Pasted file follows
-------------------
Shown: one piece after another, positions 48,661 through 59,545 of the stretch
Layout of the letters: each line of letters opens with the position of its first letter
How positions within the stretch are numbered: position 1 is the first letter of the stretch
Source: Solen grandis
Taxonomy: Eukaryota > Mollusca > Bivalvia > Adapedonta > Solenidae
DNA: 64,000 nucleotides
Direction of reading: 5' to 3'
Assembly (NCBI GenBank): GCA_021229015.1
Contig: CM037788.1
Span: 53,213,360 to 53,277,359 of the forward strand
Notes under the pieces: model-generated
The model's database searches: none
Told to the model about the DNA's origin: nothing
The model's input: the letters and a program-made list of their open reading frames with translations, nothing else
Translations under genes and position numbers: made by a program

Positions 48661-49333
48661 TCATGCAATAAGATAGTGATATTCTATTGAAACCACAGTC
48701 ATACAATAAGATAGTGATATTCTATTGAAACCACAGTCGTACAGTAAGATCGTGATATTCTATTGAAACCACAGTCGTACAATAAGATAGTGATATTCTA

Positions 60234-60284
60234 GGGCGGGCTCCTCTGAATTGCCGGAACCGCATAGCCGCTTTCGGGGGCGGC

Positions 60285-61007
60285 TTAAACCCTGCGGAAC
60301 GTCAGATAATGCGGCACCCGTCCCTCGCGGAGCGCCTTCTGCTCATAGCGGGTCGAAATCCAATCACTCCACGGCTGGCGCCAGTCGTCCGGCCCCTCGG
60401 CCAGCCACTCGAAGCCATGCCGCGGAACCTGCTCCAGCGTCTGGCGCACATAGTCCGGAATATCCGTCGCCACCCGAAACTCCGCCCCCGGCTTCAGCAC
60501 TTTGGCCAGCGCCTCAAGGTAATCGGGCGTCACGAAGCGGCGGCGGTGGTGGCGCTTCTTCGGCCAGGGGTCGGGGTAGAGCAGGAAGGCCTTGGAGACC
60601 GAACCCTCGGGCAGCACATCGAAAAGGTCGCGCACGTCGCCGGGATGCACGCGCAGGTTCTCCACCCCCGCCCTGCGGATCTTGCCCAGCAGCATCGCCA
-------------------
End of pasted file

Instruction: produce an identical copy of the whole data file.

Shown: one piece after another, positions 48,661 through 59,545 of the stretch
Layout of the letters: each line of letters opens with the position of its first letter
How positions within the stretch are numbered: position 1 is the first letter of the stretch
Source: Solen grandis
Taxonomy: Eukaryota > Mollusca > Bivalvia > Adapedonta > Solenidae
DNA: 64,000 nucleotides
Direction of reading: 5' to 3'
Assembly (NCBI GenBank): GCA_021229015.1
Contig: CM037788.1
Span: 53,213,360 to 53,277,359 of the forward strand
Notes under the pieces: model-generated
The model's database searches: none
Told to the model about the DNA's origin: nothing
The model's input: the letters and a program-made list of their open reading frames with translations, nothing else
Translations under genes and position numbers: made by a program

Positions 48661-49333
48661 TCATGCAATAAGATAGTGATATTCTATTGAAACCACAGTC
48701 ATACAATAAGATAGTGATATTCTATTGAAACCACAGTCGTACAGTAAGATCGTGATATTCTATTGAAACCACAGTCGTACAATAAGATAGTGATATTCTA

Positions 60234-60284
60234 GGGCGGGCTCCTCTGAATTGCCGGAACCGCATAGCCGCTTTCGGGGGCGGC

Positions 60285-61007
60285 TTAAACCCTGCGGAAC
60301 GTCAGATAATGCGGCACCCGTCCCTCGCGGAGCGCCTTCTGCTCATAGCGGGTCGAAATCCAATCACTCCACGGCTGGCGCCAGTCGTCCGGCCCCTCGG
60401 CCAGCCACTCGAAGCCATGCCGCGGAACCTGCTCCAGCGTCTGGCGCACATAGTCCGGAATATCCGTCGCCACCCGAAACTCCGCCCCCGGCTTCAGCAC
60501 TTTGGCCAGCGCCTCAAGGTAATCGGGCGTCACGAAGCGGCGGCGGTGGTGGCGCTTCTTCGGCCAGGGGTCGGGGTAGAGCAGGAAGGCCTTGGAGACC
60601 GAACCCTCGGGCAGCACATCGAAAAGGTCGCGCACGTCGCCGGGATGCACGCGCAGGTTCTCCACCCCCGCCCTGCGGATCTTGCCCAGCAGCATCGCCA